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Do I Need A Boundary Fence?

Hello,

I had a fence at the bottom of my garden which separated my garden from my rear neighbour. A Few months ago the neighbour built a new fence inside his garden up against the one that we shared - he did this after he consulted us and we didn’t object. For a while we had two fences. However, then storms came and I had to take down the original fence (the one which was on ‘our side’) - which left only his new one. I thought nothing of this, I still had a fence at the end of my garden (even though it was the one he put up - and he still had his new one).

Then… I received a snooty letter from the neighbour telling me that I had to rebuild the fence as I had removed the boundary between our properties and had consequently extended the length of my garden by 40ft in removing the boundary. He has demanded that I re-fence on my side of his new fence to re-establish the property boundaries.

I have contested this. I don’t want to put up a fence (perhaps more so because he thinks he can ‘demand’ that I do); I had to remove the old one as it was unsafe. It’s pure coincidence that he chose to build a new one ‘his side’.

My Questions is this – Do I actually need a physical barrier to mark a boundary? I agree there is a boundary, I haven’t ‘removed’ it, only the fence, the boundary is still there. But do I really have to put up another fence just to show whereit is? Could I put up a simple low level length of wire? A series of vertical posts? Or, do I have to put anything at all?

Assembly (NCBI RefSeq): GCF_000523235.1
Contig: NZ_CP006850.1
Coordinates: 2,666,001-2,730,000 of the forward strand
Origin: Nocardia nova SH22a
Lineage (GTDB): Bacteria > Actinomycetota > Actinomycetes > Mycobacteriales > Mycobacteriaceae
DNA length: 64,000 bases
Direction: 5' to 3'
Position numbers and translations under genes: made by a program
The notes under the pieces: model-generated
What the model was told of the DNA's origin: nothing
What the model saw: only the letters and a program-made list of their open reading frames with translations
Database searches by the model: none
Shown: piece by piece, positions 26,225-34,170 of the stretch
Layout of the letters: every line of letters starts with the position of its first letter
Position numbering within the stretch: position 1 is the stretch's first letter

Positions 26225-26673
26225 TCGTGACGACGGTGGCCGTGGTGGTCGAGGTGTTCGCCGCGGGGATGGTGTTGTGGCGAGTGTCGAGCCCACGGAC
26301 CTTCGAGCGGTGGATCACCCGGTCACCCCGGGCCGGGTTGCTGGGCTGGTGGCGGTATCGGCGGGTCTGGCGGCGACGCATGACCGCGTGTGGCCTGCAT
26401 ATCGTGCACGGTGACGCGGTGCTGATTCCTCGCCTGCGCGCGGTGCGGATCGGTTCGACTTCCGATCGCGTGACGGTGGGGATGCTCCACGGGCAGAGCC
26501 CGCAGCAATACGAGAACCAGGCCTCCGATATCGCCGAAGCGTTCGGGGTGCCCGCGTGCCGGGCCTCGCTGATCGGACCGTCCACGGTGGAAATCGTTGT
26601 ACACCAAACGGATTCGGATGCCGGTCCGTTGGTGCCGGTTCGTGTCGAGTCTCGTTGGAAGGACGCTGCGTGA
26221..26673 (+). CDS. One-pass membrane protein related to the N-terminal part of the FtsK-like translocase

Thanks for your time, any suggestions are greatly received.

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  • DovefromaboveDovefromabove Central Norfolk UKPosts: 79,444

    Sounds odd to me. image

    We only have one fence around our garden - on the left hand side and the rear boundary we erected and maintain the fence and on the right hand side that neighbour erected one (when the previous one blew down) and he maintains it.

    Most gardens only have one fence around the boundary.

    How is your neighbour going to maintain his fence if you have another fence butting up against it?  Sounds a bit 'fence obsessive' to me.

    Perhaps a case for the Citizens' Advice Bureau - a written response from them might be helpful.

    “I am not lost, for I know where I am. But however, where I am may be lost.” Winnie the Pooh







  • pansyfacepansyface PEAK DISTRICT DerbyshirePosts: 20,548

    I'm a little puzzled as to how you might have gained forty feet of garden. Most people put a secondary fence just a few inches inside their property.

    However, firstly I can say with the benefit of several encounters with neighbours of my own, don't try to antagonise this person. They don't know what your motives might be even if you say that they are honourable. Secondly, you might not want to have a voundary but you are not going to live there for ever and neither is your neighbour. 

    A boundary does not have to be a solid fence. It could be a few concrete posts with wire slung between them.